Jo Ann Beard’s debut novel In Zanesville landed in my lap during just the right fit of nostalgia.
The previous night I’d watched the teen-aged girl next door waiting to get picked up by a carload of friends. She and her mom and her mom’s boyfriend had all busted out of the house with this contagious and giddy Friday fever. The girl needed a couple flashlights. Her mom gave her one, she clicked it on and off, made swirls of light. Her mom’s boyfriend went to his truck to get another.
“Don’t lose it,” her mom said. “It was expensive.”
“I’m going to throw it away when I’m done with it,” the girl joked.
Everyone was in a really good mood. Practically dancing out of their skin.
It had started to drizzle and her mom commented on the rain.
“I’m wearing water-proof lip gloss,” the girl said. Then off she went.
What was I doing 20 years ago on this night, I wondered. Cramming my friends into my Chevy Celebrity with its magic radio that could pick up Minneapolis stations, my wrists instinctively twisting left and right to land on every possible awesome frequency. Lips blue from a Mister Misty Freeze. Stopping by the community college to watch summer league boys basketball, waiting afterward in the parking lot for the right shaped boy-shadow to lope from the gym doors. Buying $15 worth of toilet paper to chuck into trees and wrap around cars.
Beard’s unnamed protagonist, presumably named Jo, could be any of us in the 1970s. She’s a 14-year-old, inseparable from her best friend, Felicia. When the story opens they are co-babysitting a handful of rowdy tots whose parents belong to a motorcycle gang. One of the kids has set the bathroom wastebasket on fire and the duo is collecting kids and pet reptiles and vermin and considering what this job loss will mean for the clothes they have on layaway at a local store. The protagonist’s mom shows up, so does the fire department. Later, the police.
The girls are “late bloomers,” according to Felicia’s mom and “weird” according to themselves. They’re tight. Neither popular nor not. Hyper-aware enough to know that if they don’t ditch out on marching band in the seconds before the big parade, they will be associated with these uniforms for the rest of their lives. And so there they sit on the grassy knoll overlooking the parade and earning detention.
The story covers a few pivotal months during which they dabble in dudes and crushes, develop new interests and negotiate the downside of popularity. The narrator, animal sensitive, bookish, funny, and self-described as looking like an abstract painting, has a casually employed father who spends most of his time getting hammered, observing birds and repeating “I’ll say this about that.” Things get a little tense between her and Felicia when they are randomly invited to a cheerleader’s slumber party, boys show up, Felicia gets paired up and the narrator plays 11th wheel.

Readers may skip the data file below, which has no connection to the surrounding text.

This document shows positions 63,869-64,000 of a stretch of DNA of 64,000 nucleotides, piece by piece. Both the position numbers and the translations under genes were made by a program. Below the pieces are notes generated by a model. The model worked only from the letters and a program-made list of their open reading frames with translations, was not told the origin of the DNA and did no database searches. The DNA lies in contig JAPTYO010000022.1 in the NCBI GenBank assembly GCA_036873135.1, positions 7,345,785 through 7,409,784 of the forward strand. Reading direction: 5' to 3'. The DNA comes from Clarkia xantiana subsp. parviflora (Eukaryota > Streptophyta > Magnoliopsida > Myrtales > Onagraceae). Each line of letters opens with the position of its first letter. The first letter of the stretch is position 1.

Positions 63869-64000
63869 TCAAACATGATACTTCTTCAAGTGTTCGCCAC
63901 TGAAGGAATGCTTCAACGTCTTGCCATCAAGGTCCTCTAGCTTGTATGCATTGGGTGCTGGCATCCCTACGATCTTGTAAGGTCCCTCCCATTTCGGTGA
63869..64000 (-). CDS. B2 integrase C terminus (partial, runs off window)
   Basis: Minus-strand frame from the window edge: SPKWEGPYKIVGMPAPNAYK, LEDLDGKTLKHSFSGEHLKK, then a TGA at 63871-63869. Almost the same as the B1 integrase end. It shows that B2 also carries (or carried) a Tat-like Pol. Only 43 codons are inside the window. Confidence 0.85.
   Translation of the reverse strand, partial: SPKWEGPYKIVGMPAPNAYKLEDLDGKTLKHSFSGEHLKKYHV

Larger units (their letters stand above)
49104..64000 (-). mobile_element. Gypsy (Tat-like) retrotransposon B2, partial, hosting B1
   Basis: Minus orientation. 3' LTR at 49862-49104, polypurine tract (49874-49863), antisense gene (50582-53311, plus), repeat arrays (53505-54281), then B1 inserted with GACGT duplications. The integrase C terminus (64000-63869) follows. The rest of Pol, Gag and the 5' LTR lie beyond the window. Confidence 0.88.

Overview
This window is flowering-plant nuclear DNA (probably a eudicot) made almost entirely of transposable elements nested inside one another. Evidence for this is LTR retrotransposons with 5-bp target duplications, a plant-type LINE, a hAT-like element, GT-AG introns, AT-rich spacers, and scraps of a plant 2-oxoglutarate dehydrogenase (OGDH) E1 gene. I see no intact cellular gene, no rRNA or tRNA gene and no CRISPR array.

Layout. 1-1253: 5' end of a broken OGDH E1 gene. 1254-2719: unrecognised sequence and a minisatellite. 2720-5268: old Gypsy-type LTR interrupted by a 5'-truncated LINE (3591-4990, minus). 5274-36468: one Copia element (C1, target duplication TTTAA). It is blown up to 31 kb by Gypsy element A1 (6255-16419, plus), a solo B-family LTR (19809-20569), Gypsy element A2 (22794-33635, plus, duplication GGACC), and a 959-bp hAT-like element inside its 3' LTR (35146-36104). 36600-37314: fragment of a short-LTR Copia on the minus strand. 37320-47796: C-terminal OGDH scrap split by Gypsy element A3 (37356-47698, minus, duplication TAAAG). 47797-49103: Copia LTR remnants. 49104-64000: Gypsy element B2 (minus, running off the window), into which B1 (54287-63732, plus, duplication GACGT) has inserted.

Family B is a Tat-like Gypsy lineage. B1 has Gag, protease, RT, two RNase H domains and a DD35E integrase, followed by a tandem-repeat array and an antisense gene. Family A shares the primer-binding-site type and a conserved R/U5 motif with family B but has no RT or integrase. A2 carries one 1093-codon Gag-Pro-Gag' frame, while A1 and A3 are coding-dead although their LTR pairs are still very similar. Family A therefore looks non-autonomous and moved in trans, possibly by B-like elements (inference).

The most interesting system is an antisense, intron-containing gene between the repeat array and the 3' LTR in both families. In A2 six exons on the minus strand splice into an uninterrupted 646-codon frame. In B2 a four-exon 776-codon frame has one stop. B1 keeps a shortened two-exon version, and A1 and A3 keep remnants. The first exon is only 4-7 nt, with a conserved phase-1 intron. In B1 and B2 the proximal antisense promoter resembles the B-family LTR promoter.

Beard’s story isn’t my story, per se, but the essence is there in a way that reminded me of Tom Perrotta’s “Bad Haircut.” There were parts of this story — a pleasure read that probably won’t make my Top Ten but kept me entertained enough to bust through it in a single sitting — where I knew exactly what Beard was talking about. The self-consciousness of walking into a stadium with plans to meet a boy in Section C, feeling that all eyes are on you and your frumpy shuffle.
When her mother mentions bras in front of her father:
“I don’t know how much he knows or doesn’t know about certain matters. My mother’s own bras are large quilted things that I used to think were funny. Now when I see them on the laundry table, one cup folded into the other, I have a sense of doom. It’s like being on your way to the Alps and knowing that when you get there you’ll have to wear lederhosen.”
When the main character and Felicia spend the night in Felicia’s family’s camper:
“We sleep in the popped-out ends, on wide bunks covered with foam pads, outfitted with sleeping bags and pillows that smell like rain.”
On being in the school’s marching band as a mediocre musician:
“I’d like to be the kind of person who can do something weird and not become weird because of it, but that’s out of reach for me — I am what I am at this point, and if I do this I’m done for. Once I march in their parade, I will be in it forever, uniform or not.”